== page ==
Extracting Vitalities: Indigenous Women and Reproductive Health

In this presentation, I aim to address and demonstrate how territorial devastation and reproductive injustices are imbricated. Drawing upon long-term ethnographic studies carried out among Indigenous women from lowland South America, I take seriously the understanding of some interlocutors that their bodies are their territories, and their territories are their bodies. I then argue that the Anthropocene is embodied in Indigenous women's lives through an extractivism of vitalities. Non-consensual episiotomies, caesarian sections and forced sterilisation are, in some way, among the consequences of territorial damage that for centuries has made Indigenous technologies of care -- such as knowledge of plants and relationships with spirits and other-than-humans -- difficult, even impossible, for some collectives. Therefore, an increased medicalisation of women's life cycles has been accompanied by the extractivism, devastation and pollution of the Earth's flesh. I put into conversation what happens across scales: on the one hand, mining activities, deforestation, and water contamination; on the other, bodily compositions that are sometimes made stronger and sometimes weakened by biomedical colonial practices. The weak/strong and hot/cold pairs play an important role in Indigenous cosmopolitics and will drive the conceptualisation of the extracting and composing vitalities framework.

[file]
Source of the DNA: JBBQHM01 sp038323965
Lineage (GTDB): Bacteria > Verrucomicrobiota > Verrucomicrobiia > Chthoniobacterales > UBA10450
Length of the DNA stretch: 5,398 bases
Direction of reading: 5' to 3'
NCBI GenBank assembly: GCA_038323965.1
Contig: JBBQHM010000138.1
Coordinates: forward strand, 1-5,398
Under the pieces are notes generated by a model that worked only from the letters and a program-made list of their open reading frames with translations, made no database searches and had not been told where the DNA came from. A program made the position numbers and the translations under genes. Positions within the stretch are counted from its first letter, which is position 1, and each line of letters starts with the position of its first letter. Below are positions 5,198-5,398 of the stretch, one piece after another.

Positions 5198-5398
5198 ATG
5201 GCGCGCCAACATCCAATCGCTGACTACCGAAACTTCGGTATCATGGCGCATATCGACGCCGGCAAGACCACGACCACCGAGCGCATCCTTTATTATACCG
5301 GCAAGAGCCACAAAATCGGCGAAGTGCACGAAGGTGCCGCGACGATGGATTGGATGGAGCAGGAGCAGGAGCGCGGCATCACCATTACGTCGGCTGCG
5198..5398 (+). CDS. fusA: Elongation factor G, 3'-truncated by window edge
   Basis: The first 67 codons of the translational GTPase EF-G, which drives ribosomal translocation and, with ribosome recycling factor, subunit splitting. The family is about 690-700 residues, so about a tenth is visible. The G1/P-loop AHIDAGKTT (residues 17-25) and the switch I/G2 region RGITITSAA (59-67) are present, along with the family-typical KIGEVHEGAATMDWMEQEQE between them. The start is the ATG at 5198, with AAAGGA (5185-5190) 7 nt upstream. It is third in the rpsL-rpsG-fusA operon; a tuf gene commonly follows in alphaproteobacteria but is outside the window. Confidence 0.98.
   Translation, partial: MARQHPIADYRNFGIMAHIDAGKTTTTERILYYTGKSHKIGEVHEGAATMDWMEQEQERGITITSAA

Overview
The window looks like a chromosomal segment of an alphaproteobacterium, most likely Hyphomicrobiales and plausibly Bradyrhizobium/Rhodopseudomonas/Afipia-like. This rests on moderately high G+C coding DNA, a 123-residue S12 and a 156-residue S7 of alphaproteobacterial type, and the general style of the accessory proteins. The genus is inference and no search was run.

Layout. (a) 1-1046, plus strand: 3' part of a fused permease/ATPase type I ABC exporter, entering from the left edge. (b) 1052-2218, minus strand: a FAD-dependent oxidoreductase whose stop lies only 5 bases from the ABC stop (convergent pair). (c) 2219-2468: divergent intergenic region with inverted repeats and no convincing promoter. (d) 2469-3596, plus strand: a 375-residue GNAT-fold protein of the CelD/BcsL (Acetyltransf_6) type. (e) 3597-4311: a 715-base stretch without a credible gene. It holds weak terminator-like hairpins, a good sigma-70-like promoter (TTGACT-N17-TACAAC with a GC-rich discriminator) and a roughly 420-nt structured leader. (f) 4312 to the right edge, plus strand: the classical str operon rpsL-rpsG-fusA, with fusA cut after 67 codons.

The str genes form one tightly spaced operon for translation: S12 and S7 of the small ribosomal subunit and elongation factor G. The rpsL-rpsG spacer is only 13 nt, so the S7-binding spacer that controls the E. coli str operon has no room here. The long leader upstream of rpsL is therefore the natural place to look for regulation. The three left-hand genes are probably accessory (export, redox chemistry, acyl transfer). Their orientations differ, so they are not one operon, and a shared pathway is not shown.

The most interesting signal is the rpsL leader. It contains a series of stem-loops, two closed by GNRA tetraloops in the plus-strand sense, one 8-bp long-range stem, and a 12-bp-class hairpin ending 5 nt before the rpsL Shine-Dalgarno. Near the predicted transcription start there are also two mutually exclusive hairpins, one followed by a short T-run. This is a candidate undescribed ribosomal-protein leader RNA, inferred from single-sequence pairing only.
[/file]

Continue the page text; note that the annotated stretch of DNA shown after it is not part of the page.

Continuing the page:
Departmental Seminar Series Hilary Term 2024

3.15pm, Fridays of Weeks 1-8. 

In person in the Lecture Room, 64 Banbury Road, and on Teams.

Convened by David Gellner and Rosalie Allain